Food insecurity, HIV/AIDS pandemic and sexual behaviour of female commercial sex workers in Lagos metropolis, Nigeria
No Thumbnail Available
This study examined the role of hunger and food insecurity in the sexual behaviour of female commercial sex workers in Lagos metropolis, Nigeria within the context of HIV/AIDS. In addition, the study investigated the prevalence of sexually transmitted infections (STIs) and induced abortion among the respondents. Cross-sectional survey and in-depth interview research methods were adopted to generate both quantitative and qualitative data from the respondents. Findings of the study showed that 35.0% of the respondents joined the sex industry because of poverty and lack of other means of getting daily food. While all the respondents had knowledge about the existence of HIV/AIDS, 82.0% of them identified sexual intercourse as a major route of HIV transmission. There was a significant relationship between poverty, food insecurity and consistent use of condoms by female sex workers at P<0.01. Specifically, only 24.7% of the respondents used condoms regularly in every sexual act. Consequently, 51.6% had previous cases of STIs. The most prevalent STI among the respondents was gonorrhea, with 76.4% prevalence among ever infected female sex workers. This was followed by syphilis with a prevalence of 21.1%. In addition, 59.1% of the sample had become pregnant while on the job and 93.1% of these pregnancies were aborted through induced abortion. In conclusion, hunger and malnutrition were the factors that pushed young women into prostitution in Nigeria and these same factors hindered them from practicing safe sex within the sex industry. Thus, it is recommended that the Nigerian government should develop programmes that will reduce hunger and food insecurity, in order to reduce rapid transmission of HIV infection in the country.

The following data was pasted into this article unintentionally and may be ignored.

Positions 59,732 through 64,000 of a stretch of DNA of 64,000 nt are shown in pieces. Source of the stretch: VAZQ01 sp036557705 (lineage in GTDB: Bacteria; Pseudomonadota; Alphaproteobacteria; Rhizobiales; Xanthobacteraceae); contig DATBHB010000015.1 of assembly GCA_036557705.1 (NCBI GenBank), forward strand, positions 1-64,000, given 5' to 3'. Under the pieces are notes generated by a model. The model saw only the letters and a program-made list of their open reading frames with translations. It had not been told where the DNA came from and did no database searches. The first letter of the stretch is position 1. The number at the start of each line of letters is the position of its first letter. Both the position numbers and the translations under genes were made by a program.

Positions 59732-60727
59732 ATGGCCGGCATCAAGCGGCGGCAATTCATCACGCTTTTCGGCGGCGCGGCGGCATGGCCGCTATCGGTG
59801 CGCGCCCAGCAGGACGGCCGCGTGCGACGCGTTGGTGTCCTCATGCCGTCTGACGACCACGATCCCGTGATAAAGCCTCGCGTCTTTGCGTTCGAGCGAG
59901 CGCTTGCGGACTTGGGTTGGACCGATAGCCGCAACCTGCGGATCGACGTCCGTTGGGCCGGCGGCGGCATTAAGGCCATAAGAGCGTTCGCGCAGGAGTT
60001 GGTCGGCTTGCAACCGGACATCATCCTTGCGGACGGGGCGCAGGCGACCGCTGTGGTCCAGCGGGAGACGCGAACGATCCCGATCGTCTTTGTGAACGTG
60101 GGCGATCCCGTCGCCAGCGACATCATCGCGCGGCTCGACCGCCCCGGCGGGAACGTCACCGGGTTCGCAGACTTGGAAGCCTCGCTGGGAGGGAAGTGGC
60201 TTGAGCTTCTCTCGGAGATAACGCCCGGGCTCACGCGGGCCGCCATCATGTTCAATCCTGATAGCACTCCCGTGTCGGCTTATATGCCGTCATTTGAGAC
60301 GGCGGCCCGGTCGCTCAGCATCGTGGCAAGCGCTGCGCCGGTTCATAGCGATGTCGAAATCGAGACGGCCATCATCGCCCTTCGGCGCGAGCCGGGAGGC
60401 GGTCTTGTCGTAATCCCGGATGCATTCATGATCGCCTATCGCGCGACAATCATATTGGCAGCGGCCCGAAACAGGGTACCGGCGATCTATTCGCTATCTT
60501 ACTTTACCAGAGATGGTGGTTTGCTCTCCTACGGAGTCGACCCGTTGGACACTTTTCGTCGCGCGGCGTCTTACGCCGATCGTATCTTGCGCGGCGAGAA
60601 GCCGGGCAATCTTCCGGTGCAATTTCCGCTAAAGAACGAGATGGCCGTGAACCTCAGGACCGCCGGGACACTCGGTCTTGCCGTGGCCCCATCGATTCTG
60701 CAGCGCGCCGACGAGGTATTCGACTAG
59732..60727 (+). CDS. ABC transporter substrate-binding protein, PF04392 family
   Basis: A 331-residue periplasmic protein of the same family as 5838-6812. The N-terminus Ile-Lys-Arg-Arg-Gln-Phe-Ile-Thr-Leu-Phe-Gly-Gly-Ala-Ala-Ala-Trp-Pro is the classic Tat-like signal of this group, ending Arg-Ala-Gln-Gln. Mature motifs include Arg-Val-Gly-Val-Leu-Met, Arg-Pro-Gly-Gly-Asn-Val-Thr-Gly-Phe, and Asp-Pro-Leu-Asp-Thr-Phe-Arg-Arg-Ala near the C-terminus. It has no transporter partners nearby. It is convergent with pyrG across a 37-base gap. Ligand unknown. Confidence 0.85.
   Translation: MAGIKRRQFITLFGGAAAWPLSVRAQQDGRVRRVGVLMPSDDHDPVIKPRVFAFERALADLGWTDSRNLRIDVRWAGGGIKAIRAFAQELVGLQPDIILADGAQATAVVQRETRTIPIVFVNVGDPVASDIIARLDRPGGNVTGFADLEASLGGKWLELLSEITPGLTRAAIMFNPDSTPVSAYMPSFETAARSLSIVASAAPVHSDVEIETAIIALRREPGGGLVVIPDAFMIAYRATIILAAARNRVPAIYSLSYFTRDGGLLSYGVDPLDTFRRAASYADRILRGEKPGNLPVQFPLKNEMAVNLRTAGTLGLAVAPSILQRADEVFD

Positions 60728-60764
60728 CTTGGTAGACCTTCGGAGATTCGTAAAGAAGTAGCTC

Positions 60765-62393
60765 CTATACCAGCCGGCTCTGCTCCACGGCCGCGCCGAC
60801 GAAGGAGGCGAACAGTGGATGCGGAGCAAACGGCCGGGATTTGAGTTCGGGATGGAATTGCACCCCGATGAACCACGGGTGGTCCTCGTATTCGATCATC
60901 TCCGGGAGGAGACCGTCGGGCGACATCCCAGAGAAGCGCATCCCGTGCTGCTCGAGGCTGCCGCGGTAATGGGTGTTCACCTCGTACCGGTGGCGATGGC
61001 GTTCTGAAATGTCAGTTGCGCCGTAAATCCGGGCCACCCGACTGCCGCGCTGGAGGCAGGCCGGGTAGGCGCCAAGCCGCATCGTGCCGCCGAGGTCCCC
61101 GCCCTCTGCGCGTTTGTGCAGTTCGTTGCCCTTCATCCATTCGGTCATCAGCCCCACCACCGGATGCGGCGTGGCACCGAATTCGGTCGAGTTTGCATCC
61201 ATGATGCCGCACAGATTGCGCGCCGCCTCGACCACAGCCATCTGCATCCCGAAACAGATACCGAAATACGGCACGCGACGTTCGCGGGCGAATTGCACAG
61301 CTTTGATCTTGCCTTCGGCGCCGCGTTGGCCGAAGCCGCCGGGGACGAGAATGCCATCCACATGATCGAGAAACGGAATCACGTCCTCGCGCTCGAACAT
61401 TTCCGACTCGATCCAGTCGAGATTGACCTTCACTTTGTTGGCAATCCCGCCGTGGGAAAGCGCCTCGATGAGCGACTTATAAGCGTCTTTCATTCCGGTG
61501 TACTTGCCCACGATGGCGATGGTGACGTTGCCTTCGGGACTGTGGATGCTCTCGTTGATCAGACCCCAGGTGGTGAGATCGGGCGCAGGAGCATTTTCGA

Food insecurity , HIV/AIDS , Female sex workers
Oyefara, J. L. (2007). Food insecurity, HIV/AIDS pandemic and sexual behaviour of female commercial sex workers in Lagos metropolis, Nigeria. SAHARA-J: Journal of Social Aspects of HIV/AIDS, 4(2), 626-635.